The Fantasy of the Christ

I’ve recently come across several comments on a recent essay that tries to define fantasy as a distinctly Christian genre. Both J.L. Bell and Vorjack at Unreasonable Faith have brought it up, and my immediate reaction was to dismiss the idea as ridiculous. That’s still the case, but having thought about it a little more, I’ve decided that I can make a post out of the topic. Obviously I don’t think it’s true, but I’m inclined to regard a significant part of the problem as a Eurocentric view in general. When you enter the fantasy section at a bookstore, you’re likely to find mostly material produced by Western culture, which of course is predominantly Christian. It’s not that non-Christian fantasy doesn’t exist, and exist in spades at that, but that the authors of it didn’t specifically intend to work in that genre. The thing is, if you look at the famous works of fantasy, INCLUDING the blatantly Christian ones like the Chronicles of Narnia, you’ll notice that they pretty much all incorporate classical mythology. Now, there’s a difference between mythology and religion, even though much of mythology comes from religious tradition.

Just because someone writes about centaurs doesn’t mean they’re advocating the worship of Zeus, but it DOES mean they’re going outside the sphere of Christianity for inspiration. Really, Christianity as a religion is fairly light on the mythology, and what is there is largely borrowed. The impression I get is that the earliest worshippers of Jesus regarded him as the Messiah, a distinctly Jewish figure destined to restore Israel to its former glory. Later, as the religion spread to the gentiles, it incorporated more Greek mythological elements. From what I’ve gathered, when a Jewish figure was referred to as “Son of God,” it wasn’t meant literally. The way the story of Jesus developed, however, he not only became a biological child of God, but God impregnating a virgin came to be an integral part of the tale. In other words, Jesus’ origin became that of a demigod hero like Perseus. To claim fantasy for Christianity seems to me to be ignoring how little of Christianity was original. People may claim that fantasy isn’t part of Judaism, but many of the more fantastic elements of Christianity are taken wholesale from Judaism. I don’t know that Jewish mysticism is all that popular these days, but it was huge in the time of Jesus. The incorporation of the spirit world and other such ideas into messianic lore didn’t come from a vacuum, after all. It is also relevant to point out that Christianity does not have a monopoly on most of what we might consider Christian themes.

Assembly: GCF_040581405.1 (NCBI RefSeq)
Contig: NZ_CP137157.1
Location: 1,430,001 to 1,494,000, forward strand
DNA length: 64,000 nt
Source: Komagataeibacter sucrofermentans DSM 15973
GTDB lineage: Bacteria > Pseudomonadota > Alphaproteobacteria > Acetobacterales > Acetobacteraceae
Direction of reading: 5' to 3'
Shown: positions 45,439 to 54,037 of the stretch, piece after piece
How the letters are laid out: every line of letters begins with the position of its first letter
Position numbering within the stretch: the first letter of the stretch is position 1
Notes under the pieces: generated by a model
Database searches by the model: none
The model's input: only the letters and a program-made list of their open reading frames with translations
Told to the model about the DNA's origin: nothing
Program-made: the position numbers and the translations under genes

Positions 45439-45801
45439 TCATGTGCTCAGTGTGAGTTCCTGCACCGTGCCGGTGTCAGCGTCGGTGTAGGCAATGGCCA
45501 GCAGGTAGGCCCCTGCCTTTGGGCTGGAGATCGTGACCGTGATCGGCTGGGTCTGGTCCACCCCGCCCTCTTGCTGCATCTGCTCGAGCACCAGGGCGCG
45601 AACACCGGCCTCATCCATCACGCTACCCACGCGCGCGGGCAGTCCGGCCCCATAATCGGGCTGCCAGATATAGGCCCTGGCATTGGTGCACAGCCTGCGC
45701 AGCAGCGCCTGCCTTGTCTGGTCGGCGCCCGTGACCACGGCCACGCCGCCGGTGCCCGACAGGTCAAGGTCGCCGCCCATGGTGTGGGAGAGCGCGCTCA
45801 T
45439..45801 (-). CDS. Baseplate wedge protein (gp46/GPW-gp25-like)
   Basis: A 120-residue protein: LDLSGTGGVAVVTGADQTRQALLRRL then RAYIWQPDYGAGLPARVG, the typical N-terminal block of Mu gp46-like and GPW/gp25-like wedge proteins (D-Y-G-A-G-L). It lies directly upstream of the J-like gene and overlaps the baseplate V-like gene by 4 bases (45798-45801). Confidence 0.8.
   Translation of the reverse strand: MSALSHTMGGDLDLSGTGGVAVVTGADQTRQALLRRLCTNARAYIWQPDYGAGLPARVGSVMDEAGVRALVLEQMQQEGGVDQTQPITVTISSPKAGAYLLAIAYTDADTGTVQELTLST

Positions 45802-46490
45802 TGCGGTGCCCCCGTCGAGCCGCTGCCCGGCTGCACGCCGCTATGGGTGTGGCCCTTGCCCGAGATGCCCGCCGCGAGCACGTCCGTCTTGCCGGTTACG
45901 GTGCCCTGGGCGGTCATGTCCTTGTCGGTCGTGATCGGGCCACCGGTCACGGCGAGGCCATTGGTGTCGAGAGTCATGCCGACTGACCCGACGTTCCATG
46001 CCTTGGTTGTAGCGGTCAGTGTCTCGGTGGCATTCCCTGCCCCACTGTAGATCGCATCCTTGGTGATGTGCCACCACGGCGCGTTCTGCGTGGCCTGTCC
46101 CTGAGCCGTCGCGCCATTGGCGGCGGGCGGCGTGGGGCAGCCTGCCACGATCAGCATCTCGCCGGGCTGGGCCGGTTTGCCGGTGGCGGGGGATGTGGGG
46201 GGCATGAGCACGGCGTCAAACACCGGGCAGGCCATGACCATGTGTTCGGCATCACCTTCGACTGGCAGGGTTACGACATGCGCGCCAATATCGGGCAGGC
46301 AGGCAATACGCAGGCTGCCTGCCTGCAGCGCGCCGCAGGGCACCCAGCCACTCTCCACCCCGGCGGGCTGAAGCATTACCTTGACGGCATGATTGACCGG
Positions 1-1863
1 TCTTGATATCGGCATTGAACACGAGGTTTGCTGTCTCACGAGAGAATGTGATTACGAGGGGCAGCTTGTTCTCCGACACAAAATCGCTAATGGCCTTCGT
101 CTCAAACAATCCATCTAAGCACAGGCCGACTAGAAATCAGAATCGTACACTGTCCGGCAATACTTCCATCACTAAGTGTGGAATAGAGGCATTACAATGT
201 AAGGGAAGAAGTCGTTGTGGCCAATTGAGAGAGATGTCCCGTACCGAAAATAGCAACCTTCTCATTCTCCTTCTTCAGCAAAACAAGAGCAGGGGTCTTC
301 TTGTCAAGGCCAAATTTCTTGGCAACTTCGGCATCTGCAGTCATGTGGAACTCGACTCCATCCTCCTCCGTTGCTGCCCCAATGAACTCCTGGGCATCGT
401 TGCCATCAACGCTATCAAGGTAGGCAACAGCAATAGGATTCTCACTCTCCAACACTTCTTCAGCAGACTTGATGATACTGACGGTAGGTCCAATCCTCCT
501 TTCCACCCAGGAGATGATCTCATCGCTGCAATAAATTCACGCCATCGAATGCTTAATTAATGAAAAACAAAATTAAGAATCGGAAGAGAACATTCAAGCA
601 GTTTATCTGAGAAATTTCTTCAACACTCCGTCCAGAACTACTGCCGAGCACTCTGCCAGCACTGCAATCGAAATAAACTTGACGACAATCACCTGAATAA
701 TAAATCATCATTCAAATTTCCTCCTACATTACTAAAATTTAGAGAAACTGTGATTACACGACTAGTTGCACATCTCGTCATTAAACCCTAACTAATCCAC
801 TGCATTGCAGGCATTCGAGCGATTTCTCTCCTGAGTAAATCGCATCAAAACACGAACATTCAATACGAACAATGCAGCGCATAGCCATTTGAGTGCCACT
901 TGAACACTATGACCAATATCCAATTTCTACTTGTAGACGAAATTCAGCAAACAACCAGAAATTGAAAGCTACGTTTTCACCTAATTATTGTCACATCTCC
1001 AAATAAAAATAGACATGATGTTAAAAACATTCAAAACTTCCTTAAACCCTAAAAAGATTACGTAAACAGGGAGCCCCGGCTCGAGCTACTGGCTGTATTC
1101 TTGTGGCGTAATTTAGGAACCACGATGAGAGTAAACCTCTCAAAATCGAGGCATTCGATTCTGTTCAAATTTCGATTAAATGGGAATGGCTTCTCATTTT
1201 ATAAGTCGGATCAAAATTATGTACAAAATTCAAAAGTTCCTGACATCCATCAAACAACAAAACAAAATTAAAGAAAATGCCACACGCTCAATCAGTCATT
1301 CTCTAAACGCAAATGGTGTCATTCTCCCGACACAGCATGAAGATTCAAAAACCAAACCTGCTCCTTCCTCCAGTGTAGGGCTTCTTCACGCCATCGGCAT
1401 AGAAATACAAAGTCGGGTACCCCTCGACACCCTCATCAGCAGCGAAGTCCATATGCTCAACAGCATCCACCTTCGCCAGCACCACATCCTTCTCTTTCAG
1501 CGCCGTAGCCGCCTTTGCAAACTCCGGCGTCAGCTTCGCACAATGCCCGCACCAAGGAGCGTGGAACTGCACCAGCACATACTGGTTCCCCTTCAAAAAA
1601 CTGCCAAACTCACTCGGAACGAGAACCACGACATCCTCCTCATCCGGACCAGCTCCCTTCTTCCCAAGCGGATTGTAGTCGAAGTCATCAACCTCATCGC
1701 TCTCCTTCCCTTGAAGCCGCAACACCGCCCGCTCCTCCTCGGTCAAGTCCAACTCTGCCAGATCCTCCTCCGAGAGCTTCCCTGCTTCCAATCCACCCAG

I do kind of wonder, however, if fantasy is largely steeped in the idea of the Higher Power, even if not a specifically Christian one. After all, the fairy tale structure is all about the protagonist receiving supernatural assistance, right? The framework for many fairy tales can be found in the myth of Perseus, who received magical gifts from the gods to help him in slaying Medusa. In later tales, it doesn’t always have to be a god helping out, but it’s quite often someone who has powers beyond those of humans, be it a fairy, a wizard, or a guardian animal. This could also explain why science fiction often seems to be more secular territory, because I think at its heart the science fiction genre is largely about what we as humans can accomplish WITHOUT the help of gods or fairies. That said, though, the lines are pretty blurry, and I get the impression that what the general public thinks of when they hear “science fiction” is “spaceships.” And it’s certainly not unheard of for modern fantasy to incorporate space travel. Just look, for instance, at Madeleine L’Engle’s A Wrinkle in Time or Diane Duane’s Young Wizards series, both firmly fantastic AND quite Christian in their themes, but also involving other planets and certain scientific concepts.